M.O. Walsh’s collection of linked stories, The Prospect of Magic, takes place in Fluker, Louisiana and revolves around the members of the Ploofop Carnival. When the ringmaster dies, the orphaned carnies have nowhere to go, and the citizens of Fluker warmly welcome them to their town. What results is a year of giraffes and elephants wandering the streets, destroying the trees and local soccer field, until Stanley Winston – a man conflicted in his enormous success – builds a zoo for the animals that leads to the building of a ZooCarnival for the carnies.
Yes, you read that right: a ZooCarnival.
And this is one of the most fascinating turns Walsh makes in this collection. Other reviewers have noted the collection’s theme of difference: Greg Langley writes that “The larger message…is that we are all freaks in one way or another;” Christel Loar writes that “Walsh’s prose peels back the screen to reveal the trick behind the illusion of ‘us’ and ‘them’;” and Sean Kinch argues that the collection “reminds us that…there remains a circus freak hidden in all of us.”
True. But the rest of us aren’t compelled to go live in a zoo on the outskirts of town.
The stories in The Prospect of Magic that are part magical-realism, part fairy-tale, gather into a chilling observation of society. The residents of Fluker definitely have their own freak show going on, but theirs is behind closed doors. The carnies, on the other hand, are forced to walk the streets with their freak showing – the bearded lady, the bat people, the clowns: each of them struggles to fit in, to find joy in small-town life. It’s a struggle that begins with the carnies “bored, terrified” (147), struggling “to be reborn in this world” (23) and ends with a line of carnies gathering at the home of a dead gypsy who had travelled with them, who had been one of them. In their turn, they step inside the house to say goodbye to the gypsy and to their attempt to live peacefully in Fluker. Tall Paul, the stilt walker, says, “It’s getting late…I ought to be back home and packing. I’m moving out to the carnival site tomorrow, you know. It’s official. I’m getting geared up” (206). And though everyone seems resigned to this move, it is the residents’ attitude about the move that is most disturbing:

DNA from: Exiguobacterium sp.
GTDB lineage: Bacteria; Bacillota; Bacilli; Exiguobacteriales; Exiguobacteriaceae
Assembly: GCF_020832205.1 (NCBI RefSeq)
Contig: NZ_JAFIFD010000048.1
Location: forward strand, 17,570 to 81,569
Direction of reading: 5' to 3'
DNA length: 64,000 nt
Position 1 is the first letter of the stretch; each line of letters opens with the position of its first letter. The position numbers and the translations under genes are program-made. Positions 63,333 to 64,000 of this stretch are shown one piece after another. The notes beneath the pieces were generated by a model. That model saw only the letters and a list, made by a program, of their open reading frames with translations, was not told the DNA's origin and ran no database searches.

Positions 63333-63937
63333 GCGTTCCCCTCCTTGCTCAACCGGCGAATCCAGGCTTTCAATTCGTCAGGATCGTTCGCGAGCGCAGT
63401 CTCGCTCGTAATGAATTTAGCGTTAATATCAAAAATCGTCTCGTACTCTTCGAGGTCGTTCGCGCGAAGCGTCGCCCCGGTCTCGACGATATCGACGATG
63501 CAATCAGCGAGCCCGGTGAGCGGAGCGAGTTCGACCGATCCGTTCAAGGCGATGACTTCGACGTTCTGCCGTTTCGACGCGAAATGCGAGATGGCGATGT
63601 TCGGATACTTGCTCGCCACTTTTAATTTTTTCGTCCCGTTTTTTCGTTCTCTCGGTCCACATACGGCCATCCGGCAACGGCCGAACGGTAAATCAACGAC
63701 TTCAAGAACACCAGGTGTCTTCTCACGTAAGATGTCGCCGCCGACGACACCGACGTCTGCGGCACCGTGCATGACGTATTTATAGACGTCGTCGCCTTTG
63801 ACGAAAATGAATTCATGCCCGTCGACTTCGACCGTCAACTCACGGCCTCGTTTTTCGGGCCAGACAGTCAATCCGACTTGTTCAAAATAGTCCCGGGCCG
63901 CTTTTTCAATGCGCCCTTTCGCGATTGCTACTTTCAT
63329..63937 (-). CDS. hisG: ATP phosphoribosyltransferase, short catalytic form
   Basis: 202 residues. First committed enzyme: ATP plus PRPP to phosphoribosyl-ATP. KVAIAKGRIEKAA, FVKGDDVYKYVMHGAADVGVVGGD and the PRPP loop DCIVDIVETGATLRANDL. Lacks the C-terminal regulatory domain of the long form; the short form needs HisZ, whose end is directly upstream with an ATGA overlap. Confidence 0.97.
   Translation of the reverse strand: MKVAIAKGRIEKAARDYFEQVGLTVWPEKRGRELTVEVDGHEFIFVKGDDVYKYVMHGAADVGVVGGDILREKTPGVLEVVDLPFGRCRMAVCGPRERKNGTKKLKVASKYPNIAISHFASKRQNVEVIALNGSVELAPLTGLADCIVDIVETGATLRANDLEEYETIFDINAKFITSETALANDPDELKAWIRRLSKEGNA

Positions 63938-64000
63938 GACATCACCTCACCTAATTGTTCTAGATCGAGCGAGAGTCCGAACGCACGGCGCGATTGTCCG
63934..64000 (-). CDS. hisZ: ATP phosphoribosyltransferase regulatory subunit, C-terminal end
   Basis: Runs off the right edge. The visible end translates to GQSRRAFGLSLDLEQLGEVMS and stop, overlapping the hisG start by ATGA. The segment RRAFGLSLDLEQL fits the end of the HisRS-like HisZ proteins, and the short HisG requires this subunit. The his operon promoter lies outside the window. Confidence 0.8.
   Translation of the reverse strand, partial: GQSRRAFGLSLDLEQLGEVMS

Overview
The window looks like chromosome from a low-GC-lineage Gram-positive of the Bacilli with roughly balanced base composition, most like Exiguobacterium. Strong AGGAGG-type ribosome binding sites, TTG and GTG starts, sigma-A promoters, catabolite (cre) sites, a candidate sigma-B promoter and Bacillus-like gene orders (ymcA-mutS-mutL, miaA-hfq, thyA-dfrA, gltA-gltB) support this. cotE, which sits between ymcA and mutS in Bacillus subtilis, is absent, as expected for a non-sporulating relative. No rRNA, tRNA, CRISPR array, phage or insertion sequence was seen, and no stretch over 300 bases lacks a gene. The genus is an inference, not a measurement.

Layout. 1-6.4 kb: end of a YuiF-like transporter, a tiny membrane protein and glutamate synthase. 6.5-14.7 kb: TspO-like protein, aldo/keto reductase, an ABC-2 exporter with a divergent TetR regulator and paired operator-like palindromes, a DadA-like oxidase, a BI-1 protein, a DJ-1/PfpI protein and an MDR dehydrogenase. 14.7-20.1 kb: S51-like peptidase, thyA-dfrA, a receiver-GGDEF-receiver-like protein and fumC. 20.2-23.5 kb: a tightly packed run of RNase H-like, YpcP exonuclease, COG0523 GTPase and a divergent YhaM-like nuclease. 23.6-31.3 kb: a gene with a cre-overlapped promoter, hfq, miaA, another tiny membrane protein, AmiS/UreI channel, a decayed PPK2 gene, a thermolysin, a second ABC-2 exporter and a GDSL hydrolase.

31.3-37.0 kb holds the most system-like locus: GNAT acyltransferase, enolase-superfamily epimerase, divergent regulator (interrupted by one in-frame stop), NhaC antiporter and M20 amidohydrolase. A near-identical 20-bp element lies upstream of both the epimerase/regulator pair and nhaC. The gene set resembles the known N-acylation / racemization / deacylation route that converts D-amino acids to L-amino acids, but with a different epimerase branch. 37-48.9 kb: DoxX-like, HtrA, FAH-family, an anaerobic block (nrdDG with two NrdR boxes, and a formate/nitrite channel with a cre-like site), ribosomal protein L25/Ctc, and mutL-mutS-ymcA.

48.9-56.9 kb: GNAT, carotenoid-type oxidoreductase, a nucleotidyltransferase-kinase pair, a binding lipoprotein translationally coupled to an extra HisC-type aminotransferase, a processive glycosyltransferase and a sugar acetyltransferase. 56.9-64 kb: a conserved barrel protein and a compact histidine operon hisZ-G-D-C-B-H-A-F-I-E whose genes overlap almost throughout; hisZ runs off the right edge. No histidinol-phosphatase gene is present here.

It had just gotten so awful, you know, with those boys hanging around by the courthouse. And this new ZooCarnival, everybody’s excited about it. It’s where they belong, really…Some people didn’t see that at first, but at least we gave it a try, right? You have to admit the whole town gave it a try.” (167)
It may be true that there’s “a circus freak hidden in all of us,” but what M.O. Walsh’s The Prospect of Magic brings to light is our unwillingness to let that freak out of the closet and into the light. And, if we’re living in Fluker, Louisiana, we have good reason. There’s a place for freaks. It’s a zoo on the outskirts of town.
I first read M.O. Walsh in the pages of the New York Times. His straightforward and humorous take on a slice of life impressed me and interested me. Not knowing what to expect in his first full-length collection, I picked up The Prospect of Magic and was immediately struck by the fairy-tale quality of the stories. Funny, surreal, fairy-tales that deal with dark, complex issues. Not an easy thing to pull off. And, for the most part, Walsh does pull it off. But what other reviewers don’t say, and what I think readers need to know before cracking the spine of this book, is that Walsh’s publisher has done him an enormous disservice. Livingston Press out of the University of West Alabama lists 3 co-editors on their website. You’d think at least one of them would have carefully copy edited the manuscript. What is painfully obvious is that none of them did. Or, if they did, they should take a leave of absence and enroll in a freshman composition course post-haste. The book is riddled with errors. I don’t mean one or two misplaced commas. I mean mistakes like misspelling “ringing” as “wringing,” completely changing a character’s name in the middle of a story, and dropped articles or extraneous prepositions. It’s just downright unforgivable for an editor and publisher to take so little care of their author’s work. And I only mention it here because so many readers are unaware of the publishing process and might mistake the editor’s failure as the author’s. You shouldn’t. The stories in M.O. Walsh’s collection are well-conceived, humorously written, and chock-full of fascinating characters. It’s a first collection that promises a great deal more from this author. I, for one, look forward to it.
4.0 on the Gabriel scala